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Perhaps the biggest surprise about Mike Nichols’ film adaptation of Joe Klein’s political roman à clef Primary Colors is that it’s being made at all. Voter turnout is at an all-time low, and surveys show Americans to be not just disenchanted with government but passively, appallingly, removed from it. More Americans are willing to believe that politicians are hiding information about UFOs (80 percent) than that a politician would put the people’s needs ahead of his own (37 percent).

That the public would believe more in the existence of little green men than an honest pol shows just what kind of fantasy critics engage in when they interpret the political setting of a fictional piece as a political statement. The action-hero commando-in-chief of Air Force One, George magazine’s titillating combination of insider skinny and zaftig girls (minus Kate Moss’ Eve, of course), the nightly sucker punch of television’s “Politically Incorrect”—these successes attest to people’s interest in gunplay, sex, and comedy, not Washington. Politics can hold people’s attention only when it is ensconced at the multiplex, in the Magnavox, or on the magazine stand. That we may stumble upon scenes lifted from reality in our search for escapist entertainment is simply a happy coincidence. It’s likely, in fact, that government’s popularity as a plot device and editorial hook will only further convince people that politics is show business, and that the public has as little say in the crafting of policy as it does in the writing of scripts.

Clinton’s digitally engineered cameo in last summer’s Contact—however nonconsensual—was actually just the next logical step after his sax performance on “The Arsenio Hall Show.” In 1992, campaign strategists discovered the value of “alternative venues” such as talk shows, MTV, infomercials, and town meetings in delivering a message unhampered by the pesky context of news. And if politicians wish to be treated like movie stars, no doubt they will become them. The more politicians rely on scripted sound bites and staged photo-ops to communicate their message, the more politics comes off as just another channel, and we start to believe that changing the channel is a kind of protest. Once platforms and film premieres share the same shelf space in the marketplace of ideas, it won’t be Pat Buchanan whom Democrats (and astute Republicans) should worry about beating in the polls, but Harrison Ford.

Think about it: What better way to further remove politics from the real world than to put it on the big screen, where shouts of “Look behind you!” go forever unheard? As politically themed blockbusters such as Air Force One and Primary Colors become indistinguishable from action flicks like Twister, we begin to understand that politics has the same relationship to our lives as a natural disaster: The effects are immediate, the causes random and inexplicable.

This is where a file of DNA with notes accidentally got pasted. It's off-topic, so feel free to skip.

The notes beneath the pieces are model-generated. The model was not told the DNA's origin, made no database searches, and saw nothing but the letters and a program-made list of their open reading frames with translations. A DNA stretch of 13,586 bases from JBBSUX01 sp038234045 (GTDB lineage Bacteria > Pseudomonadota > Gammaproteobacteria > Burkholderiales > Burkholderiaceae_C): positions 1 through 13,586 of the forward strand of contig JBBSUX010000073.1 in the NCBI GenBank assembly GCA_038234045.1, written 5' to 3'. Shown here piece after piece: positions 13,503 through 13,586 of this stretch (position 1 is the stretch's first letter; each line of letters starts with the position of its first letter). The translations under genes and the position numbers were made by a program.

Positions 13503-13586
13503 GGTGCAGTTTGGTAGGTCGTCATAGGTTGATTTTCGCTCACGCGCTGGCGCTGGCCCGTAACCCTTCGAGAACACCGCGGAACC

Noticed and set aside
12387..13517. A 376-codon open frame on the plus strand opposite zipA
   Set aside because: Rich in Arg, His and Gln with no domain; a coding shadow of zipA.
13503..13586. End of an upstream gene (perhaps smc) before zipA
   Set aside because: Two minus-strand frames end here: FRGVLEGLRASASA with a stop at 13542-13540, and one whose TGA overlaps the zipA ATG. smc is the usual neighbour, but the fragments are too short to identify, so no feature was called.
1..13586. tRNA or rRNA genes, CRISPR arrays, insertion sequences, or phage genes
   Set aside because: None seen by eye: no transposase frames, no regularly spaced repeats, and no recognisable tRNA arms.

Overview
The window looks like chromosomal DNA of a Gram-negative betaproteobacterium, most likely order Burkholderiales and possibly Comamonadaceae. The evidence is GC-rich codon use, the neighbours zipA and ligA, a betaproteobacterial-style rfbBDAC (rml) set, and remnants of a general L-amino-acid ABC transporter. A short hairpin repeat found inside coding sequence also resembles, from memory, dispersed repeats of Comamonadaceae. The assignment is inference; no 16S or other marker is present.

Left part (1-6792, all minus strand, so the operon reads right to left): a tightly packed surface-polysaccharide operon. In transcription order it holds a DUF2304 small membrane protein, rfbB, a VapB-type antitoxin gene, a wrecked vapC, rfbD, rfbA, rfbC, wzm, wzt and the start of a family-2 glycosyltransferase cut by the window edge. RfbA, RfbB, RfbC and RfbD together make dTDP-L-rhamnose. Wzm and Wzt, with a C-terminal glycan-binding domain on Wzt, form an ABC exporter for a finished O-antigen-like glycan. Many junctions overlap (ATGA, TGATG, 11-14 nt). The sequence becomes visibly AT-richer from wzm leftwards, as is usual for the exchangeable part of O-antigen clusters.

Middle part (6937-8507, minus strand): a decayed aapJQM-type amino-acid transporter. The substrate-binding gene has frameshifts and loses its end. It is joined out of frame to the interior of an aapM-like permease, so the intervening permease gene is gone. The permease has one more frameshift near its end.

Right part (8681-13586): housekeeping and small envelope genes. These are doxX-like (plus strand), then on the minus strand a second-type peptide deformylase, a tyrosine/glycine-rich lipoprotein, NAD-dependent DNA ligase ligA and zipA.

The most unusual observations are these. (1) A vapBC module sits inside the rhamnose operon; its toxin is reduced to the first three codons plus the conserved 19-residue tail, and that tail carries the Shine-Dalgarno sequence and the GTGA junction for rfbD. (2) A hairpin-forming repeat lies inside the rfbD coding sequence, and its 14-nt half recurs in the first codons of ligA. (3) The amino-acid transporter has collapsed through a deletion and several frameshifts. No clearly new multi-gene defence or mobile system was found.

It’s worth noting that John Travolta, who has publicly admitted he’s playing Bill Clinton and not Klein’s “Jack Stanton,” has also played a hit man with a magic briefcase, as well as an angel. Though the press has gone to great lengths to describe the “realism” that Travolta brings to the role—Time gushed that he has “copied the president’s hair color, body language, and a remarkably accurate honey-dipped Arkansas accent”—believability hardly seems the issue. Rather, Travolta and Nichols should worry about whether the story (and its characters) will be implausible enough, if it will have the mythic scope and prurient content that separates drama from daily life and E! from C-SPAN.

Ana Marie Cox is the editor of Suck, a daily online magazine of humor and media criticism.



The Human Rights Reader: Major Political Writings, Essays, Speeches, and Documents From the Bible to the Present Edited by Micheline R. Ishay. New York: Routledge, 1997. 510 pages. $29.95. This anthology hinges on the idea that human rights advocacy stems from religious beliefs—the missionary position as historical trope, so to speak. Unfortunately, a lack of focus makes it difficult to stitch together a coherent narrative of this tradition. Early Bible texts are described briefly, while too-general periodizations (“The Enlightenment,” “The Industrial Age”) and contemporary documents from the past 10 years of human rights activism make up the bulk of the book. There is no doubt a strong connection between the Ten Commandments and the Fourth World Conference on Women’s 1995 Beijing Declaration. But one is left with the impression that the ideas generated by these documents are all that’s required to put human rights into action; this despite several selections from Marx and Gandhi that imply that more active interventions may be required. —T.D.

A Celestial Omnibus: Short Fiction on Faith Edited by Tom Hazuka and J.P. Maney. Boston: Beacon Press, 1997. 331 pages. $25. This collection is organized around five principles—mystery, doubt, evil, the supernatural, and reconciliation. Overanthologized works by such writers as Flannery O’Connor, Raymond Carver, and Isaac Bashevis Singer appear alongside relatively unknown pieces. The perfunctory inclusiveness—Taoist (Maxine Hong Kingston), Islamic (Najib Mahfuz), and Native American (Leslie Marmon Silko) selections all make the cut—suggests a multifaith checklist being fleshed out (though the perspective remains overwhelmingly Judeo-Christian). Indeed, the collection bears more than a whiff of all-religions-are-one Campbellism. The unexpected pleasures are largely contextual: Seeing schlock jock Stephen King’s devil yarn as part of a religious dialogue gives more familiar ghost stories new life. —T.C.